Revised January 2017
Minimum Wage: Don't Overlook Arizona's Higher Requirement
Where there is a difference between the federal and state minimum wage, the higher of the two applies.
Many states, including Arizona, have a
higher minimum wage than that set at the federal level. Where there
is a difference between the federal and state minimum wage, the
higher of the two applies.
In 2006, Arizona voters approved a
proposition that permitted the Industrial Commission to set the
minimum wage, under
A.R.S. § 23-364(A).
In 2016, the voters passed Proposition 206, which
raised the state's minimum
wage on January 1, 2017, with three yearly increases thereafter. The Industrial Commission's rules are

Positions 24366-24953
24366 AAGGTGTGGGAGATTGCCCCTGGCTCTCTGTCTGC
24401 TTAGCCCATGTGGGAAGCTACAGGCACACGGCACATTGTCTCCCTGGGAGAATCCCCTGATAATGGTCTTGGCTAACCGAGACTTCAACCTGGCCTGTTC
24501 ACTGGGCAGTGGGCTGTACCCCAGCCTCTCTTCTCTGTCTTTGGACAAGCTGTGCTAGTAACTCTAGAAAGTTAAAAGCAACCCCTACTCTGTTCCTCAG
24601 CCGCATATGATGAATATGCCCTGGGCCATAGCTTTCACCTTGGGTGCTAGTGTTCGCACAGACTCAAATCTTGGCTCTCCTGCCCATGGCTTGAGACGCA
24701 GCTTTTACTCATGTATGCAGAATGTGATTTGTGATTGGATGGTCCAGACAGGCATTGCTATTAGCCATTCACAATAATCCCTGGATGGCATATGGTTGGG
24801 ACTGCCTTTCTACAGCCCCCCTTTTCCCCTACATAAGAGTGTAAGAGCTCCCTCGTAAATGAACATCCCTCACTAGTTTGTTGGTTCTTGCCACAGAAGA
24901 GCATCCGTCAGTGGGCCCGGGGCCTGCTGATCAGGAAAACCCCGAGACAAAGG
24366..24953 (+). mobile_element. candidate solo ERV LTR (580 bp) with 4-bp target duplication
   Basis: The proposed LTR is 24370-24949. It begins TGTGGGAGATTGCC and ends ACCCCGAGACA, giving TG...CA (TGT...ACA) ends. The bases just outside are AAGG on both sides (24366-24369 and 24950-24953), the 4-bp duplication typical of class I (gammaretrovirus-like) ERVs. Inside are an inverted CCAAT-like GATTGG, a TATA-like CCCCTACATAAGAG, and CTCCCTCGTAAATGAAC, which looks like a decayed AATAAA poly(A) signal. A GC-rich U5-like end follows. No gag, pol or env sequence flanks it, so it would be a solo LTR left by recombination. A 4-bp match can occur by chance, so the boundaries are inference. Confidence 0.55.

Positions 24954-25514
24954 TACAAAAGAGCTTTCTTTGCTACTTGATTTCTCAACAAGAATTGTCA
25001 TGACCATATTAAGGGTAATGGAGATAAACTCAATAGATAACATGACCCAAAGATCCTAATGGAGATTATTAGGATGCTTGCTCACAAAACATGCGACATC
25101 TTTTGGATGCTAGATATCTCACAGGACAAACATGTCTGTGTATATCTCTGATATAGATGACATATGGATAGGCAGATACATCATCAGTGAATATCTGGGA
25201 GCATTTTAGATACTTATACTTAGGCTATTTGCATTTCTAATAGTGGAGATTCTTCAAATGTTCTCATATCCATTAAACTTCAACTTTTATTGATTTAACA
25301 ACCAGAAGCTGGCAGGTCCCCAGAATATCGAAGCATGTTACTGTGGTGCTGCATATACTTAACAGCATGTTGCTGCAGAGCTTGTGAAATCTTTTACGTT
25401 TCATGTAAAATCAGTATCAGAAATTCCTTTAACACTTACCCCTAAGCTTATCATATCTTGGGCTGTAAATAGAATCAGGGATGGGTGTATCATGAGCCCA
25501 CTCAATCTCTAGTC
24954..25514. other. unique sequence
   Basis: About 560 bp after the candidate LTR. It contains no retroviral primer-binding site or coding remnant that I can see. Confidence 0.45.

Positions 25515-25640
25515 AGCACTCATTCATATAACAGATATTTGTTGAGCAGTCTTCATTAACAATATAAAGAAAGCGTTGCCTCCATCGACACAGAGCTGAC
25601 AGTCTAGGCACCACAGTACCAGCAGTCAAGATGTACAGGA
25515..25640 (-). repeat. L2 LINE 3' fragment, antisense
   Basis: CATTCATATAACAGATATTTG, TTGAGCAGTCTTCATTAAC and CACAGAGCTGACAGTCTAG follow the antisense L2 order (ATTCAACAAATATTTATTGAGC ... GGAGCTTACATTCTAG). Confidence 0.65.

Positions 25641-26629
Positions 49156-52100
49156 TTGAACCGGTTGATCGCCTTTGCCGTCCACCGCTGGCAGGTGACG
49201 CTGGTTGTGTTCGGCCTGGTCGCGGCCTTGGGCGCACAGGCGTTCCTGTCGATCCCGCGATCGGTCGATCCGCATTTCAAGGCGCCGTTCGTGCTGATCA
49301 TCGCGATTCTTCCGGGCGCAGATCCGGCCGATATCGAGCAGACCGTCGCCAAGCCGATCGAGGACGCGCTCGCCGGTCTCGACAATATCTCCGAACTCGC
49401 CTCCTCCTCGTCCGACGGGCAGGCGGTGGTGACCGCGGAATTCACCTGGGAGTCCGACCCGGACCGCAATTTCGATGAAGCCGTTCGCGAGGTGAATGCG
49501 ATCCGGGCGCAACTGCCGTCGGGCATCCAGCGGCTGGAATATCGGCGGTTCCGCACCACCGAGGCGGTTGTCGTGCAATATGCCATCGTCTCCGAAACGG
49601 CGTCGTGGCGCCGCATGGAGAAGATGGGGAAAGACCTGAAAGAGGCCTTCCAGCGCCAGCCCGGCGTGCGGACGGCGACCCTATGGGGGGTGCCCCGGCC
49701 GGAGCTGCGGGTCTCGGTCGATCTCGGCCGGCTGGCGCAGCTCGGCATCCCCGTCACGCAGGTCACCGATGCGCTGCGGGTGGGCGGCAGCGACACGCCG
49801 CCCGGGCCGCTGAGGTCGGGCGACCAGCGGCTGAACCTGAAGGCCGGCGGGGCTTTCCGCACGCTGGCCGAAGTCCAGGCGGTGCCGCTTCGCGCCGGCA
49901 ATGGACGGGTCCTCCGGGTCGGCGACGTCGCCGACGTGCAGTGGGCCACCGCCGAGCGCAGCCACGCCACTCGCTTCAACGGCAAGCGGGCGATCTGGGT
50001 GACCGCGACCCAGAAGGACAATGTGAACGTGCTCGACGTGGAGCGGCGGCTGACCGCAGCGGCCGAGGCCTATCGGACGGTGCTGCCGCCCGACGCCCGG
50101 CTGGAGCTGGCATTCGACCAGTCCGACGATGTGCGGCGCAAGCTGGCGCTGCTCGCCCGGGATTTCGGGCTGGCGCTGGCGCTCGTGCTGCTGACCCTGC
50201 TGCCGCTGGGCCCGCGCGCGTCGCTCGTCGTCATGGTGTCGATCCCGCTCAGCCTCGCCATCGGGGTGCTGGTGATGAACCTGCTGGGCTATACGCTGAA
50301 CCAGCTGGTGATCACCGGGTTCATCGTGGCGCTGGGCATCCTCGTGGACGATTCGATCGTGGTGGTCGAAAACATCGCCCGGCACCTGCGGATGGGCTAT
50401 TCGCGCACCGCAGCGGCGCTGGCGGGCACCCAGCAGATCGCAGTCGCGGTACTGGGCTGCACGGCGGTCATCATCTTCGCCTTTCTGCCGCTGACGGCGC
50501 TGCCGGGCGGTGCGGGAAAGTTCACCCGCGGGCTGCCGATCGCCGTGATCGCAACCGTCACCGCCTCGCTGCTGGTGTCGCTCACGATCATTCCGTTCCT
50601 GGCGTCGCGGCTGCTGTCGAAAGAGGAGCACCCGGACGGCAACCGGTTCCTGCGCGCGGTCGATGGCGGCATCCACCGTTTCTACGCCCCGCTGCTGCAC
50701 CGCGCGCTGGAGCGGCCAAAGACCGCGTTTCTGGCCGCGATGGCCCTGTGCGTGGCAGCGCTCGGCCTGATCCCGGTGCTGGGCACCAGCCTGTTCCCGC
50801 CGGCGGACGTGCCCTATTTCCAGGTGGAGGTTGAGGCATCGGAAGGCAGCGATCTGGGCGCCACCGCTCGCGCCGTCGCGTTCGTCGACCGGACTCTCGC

found in the
Arizona Administrative Code at R20-5-1201 through 1220.
Unlike federal law, which provides many
exceptions to the requirement to pay the federal minimum wage,
Arizona law allows very few exceptions:
people working for a sibling or
state or federal employees, and
businesses with gross revenues
less than $500,000 per year, provided the business is not covered by
the federal Fair Labor Standards Act (this is not common).
As most employers know, penalties for
failure to pay overtime are heavy, but many employers are not aware
of the very serious consequences for failure to comply with the
state minimum wage. Such claims under Arizona's law involve payment
of double damages, as well as an ability for the employee to recover
back wages for an extended period of time, if the employer engaged
in a continuing course of conduct by not paying minimum wages.
Anti-retaliation provisions are also very stringent, providing high
protection for employees who question whether they are receiving the